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Trade secret protection: What's all the seriousness about?

Smart business principals and start-up entrepreneurs in California and elsewhere routinely emphasize forward movement. They do so for obvious reasons, of course. They know that expanding their operations and market reach cannot be accomplished without constant innovation.

That enduring develop-or-languish business truth is underscored in one online source discussing commercial development strategies. It warns that “complacency renders companies obsolete.”

New bill aims to reduce bad-faith patent infringement claims

Actively protecting classified intellectual property is one of the most highly-prioritized tasks for many organizations in California. The loss of sensitive information can expose a company's unique strategies and could ultimately destroy their success. Patents for one, are a valuable resource for entrepreneurs and businesses alike to utilize in their efforts to protect their product from being copied by other entities. 

One lawmaker is pushing to educate people on the negative effects that so-called "patent trolls" can have on the economy when they file bad-faith claims alleging patent infringement. The process these trolls follow begins when they file a patent infringement claim with a compelling argument but filled with baseless details. Often, they require the person or entity against which they filed the claim to pay a series of payments before they remove the claims. 

How does copyright law apply to parody and satire?

It is common for some parties to use the text, pictures or logos of a California company while claiming that their depiction is intended to be humorous and thus perfectly legal. However, that might not always be the case, so if you find your IP being used by another party in this manner, you should understand how copyright law looks at works that are considered parodies and satires to see if you have a case.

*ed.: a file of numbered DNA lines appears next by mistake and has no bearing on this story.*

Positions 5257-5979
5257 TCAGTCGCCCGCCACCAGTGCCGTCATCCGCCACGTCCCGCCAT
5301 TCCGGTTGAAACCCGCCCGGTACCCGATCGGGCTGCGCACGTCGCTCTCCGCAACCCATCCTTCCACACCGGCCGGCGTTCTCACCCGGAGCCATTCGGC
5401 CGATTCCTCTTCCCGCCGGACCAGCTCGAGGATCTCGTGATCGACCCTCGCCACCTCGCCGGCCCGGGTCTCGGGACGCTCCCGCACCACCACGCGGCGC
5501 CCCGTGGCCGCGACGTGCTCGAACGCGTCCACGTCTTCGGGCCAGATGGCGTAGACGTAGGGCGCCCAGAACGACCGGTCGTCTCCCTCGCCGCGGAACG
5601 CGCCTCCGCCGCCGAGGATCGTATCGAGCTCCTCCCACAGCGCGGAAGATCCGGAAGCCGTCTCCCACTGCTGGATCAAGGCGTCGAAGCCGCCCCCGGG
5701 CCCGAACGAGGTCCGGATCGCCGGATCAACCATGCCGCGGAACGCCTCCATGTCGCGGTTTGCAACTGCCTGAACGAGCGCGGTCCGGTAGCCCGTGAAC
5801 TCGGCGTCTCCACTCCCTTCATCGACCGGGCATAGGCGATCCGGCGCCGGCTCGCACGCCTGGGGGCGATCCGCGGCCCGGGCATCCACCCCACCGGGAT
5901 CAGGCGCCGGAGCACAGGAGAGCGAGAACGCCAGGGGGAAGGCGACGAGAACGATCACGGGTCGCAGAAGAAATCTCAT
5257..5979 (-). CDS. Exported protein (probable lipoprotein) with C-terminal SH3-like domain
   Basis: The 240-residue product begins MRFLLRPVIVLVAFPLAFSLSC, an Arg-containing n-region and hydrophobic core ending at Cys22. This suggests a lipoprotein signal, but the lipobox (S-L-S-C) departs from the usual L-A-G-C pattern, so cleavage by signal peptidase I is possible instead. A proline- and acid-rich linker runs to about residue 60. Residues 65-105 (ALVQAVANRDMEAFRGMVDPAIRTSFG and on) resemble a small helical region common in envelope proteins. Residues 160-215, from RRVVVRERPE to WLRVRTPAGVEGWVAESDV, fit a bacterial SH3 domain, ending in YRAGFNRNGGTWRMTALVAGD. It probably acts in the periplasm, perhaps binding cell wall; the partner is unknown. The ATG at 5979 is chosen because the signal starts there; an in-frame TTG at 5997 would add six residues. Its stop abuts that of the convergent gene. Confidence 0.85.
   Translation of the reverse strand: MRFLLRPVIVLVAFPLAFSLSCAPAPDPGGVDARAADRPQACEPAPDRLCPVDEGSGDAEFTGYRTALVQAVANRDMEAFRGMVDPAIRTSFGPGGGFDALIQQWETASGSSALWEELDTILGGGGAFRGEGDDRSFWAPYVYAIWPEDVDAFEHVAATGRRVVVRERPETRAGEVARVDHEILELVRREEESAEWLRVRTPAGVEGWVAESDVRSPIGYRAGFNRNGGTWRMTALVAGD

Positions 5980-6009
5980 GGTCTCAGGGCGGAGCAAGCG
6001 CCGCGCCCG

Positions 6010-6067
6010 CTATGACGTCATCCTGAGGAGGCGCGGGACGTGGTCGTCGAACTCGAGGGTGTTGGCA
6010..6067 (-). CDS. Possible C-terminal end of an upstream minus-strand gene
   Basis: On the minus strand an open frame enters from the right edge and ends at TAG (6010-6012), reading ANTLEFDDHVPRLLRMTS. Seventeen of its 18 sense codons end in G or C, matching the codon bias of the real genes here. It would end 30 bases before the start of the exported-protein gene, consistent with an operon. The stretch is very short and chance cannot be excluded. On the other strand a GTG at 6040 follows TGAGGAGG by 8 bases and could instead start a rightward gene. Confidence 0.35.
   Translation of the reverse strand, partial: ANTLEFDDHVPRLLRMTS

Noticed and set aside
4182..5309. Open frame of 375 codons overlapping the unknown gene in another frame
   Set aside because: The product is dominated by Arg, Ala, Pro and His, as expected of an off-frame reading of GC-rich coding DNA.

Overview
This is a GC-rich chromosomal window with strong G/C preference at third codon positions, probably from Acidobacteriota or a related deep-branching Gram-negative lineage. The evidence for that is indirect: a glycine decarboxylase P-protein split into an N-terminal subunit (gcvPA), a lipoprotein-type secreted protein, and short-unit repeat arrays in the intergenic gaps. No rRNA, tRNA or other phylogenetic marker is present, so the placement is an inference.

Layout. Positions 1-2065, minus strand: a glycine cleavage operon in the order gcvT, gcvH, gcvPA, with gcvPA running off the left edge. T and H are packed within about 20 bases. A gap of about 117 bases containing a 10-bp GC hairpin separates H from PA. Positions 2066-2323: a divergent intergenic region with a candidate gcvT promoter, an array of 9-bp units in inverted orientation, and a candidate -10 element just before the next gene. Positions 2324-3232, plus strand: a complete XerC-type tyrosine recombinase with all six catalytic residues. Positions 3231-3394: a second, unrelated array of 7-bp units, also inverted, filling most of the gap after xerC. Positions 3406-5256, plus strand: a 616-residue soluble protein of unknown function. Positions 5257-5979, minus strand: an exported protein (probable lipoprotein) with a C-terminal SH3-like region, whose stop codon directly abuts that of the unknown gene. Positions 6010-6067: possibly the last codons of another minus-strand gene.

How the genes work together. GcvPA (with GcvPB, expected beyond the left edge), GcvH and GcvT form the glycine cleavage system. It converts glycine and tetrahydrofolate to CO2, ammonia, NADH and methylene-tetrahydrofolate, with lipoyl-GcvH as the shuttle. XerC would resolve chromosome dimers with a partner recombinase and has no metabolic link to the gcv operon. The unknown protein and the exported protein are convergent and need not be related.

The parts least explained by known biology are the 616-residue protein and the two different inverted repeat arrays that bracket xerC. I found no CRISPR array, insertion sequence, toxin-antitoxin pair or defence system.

According to the American Bar Association, the Supreme Court has validated the use of parody because it provides a form of commentary on an earlier work, and by doing so creates a new work. This is considered a "transformative" work which fair use allows for. Basically, a parody that samples another work and creates a transformative work is likely to be held as legally permissible under fair use. The more transformative the work is, the more probable it is that a judge will not have a problem with it.

Why are copyrights important in today's market?

As a business owner in California, it doesn't matter if you are an up-and-coming business star, a well-established franchise, or a proud owner of a mom-and-pop shop. Intellectual property - and how you protect it - will have an impact on your success today, tomorrow, and well into the future. We at Wang Intellectual Property dedicate our time to helping you achieve the best future your business or brand can have, starting with copyrights.

Why exactly are copyrights so important? Simply put, they allow you to protect your unique products, processes, and creations in a market that frankly has a lot of theft going on. With the advent of the internet, everything from trade secrets to innovative ideas for new products can spread to hundreds of thousands of people with a single click of a button. By registering and enforcing a copyright, you are adding an extra layer of security to the future of your business.

Understanding deceptive trade practices

At Wang IP Law Group, P.C., we represent numerous entrepreneurs and companies start, grow, maintain and protect their businesses in California and abroad. We therefore know that one of the vulnerabilities businesses face is that of being sued, either civilly or criminally, for deceptive trade practices.